What can you gain from such a conversation? First, you make the above graph visible to the founder in a way they may not be aware. Second, you can calibrate where each of you think you are on this graph. If the founder believes their intuition still serves the business better on a topic than the expertise you have built, then you can have a conversation about what would signal those two lines crossing to change how decisions are made in that area? Keep in mind, in some cases, that answer may be that there will never be a signal that changes how much control the founder wants to exert in an area. Companies are not democracies, and founders have the right to run the company any way they want. If they want to drive decisions on what tech stack the company uses or which segments are interesting, they will. If you don’t like it, you should join another company. But most founders want to do what is best for the company, and giving them the signal on where it’s valuable for them to lean in vs. that potentially being unhelpful is worth figuring out.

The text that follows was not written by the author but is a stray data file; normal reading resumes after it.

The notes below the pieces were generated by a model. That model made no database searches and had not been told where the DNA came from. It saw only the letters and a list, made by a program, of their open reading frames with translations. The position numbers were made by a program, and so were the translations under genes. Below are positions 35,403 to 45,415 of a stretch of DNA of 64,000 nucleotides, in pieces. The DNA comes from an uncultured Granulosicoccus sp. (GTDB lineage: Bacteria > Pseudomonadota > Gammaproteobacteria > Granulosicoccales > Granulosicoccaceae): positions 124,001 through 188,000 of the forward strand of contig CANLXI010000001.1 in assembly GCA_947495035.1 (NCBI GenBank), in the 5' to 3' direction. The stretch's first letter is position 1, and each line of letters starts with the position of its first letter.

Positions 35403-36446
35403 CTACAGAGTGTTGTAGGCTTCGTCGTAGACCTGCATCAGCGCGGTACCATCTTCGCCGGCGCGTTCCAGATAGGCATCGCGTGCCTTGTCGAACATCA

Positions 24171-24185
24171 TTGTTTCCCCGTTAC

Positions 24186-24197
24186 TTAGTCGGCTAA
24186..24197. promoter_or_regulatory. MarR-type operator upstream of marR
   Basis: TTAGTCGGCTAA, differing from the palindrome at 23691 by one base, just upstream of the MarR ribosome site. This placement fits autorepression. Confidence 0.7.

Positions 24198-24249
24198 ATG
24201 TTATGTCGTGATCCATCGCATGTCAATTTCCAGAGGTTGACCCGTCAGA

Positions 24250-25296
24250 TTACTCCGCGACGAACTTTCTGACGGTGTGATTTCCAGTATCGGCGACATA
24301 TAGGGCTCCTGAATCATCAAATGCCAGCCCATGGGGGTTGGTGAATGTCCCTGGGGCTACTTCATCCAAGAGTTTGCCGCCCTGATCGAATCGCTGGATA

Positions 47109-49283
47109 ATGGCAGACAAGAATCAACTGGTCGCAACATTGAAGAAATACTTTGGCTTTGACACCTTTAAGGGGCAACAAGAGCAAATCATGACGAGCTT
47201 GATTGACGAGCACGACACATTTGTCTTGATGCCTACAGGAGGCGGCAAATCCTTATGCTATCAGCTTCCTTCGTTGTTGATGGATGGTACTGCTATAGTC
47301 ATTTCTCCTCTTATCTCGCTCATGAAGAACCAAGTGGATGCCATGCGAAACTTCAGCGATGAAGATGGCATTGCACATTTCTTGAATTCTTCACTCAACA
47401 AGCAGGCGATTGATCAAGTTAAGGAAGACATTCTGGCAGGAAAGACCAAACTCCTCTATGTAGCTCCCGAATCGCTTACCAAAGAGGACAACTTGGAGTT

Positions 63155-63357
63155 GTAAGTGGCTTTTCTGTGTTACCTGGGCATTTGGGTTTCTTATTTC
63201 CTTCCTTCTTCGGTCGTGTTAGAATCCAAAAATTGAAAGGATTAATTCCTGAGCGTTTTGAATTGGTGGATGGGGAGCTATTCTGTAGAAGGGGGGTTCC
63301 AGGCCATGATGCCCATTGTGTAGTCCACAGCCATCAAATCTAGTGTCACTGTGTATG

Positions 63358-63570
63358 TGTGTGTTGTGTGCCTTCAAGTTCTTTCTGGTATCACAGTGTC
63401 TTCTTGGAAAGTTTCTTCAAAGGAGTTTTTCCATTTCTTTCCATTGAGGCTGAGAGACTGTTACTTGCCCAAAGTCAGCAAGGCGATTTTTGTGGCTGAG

On the flip side, if the founder is putting decisions on you or your team where the founder would be better fit to make the calls themselves, tell them! There is no shame in admitting you’re not yet equipped to make the calls and empowering the founder to make more direct decisions for a while. This is not an admittance of incompetence. It’s driving clarity on decision-making rights that are optimal for the business. If you’re still asking the founder to make those same calls a year later though, expect them to think you aren’t developing the expertise you should be.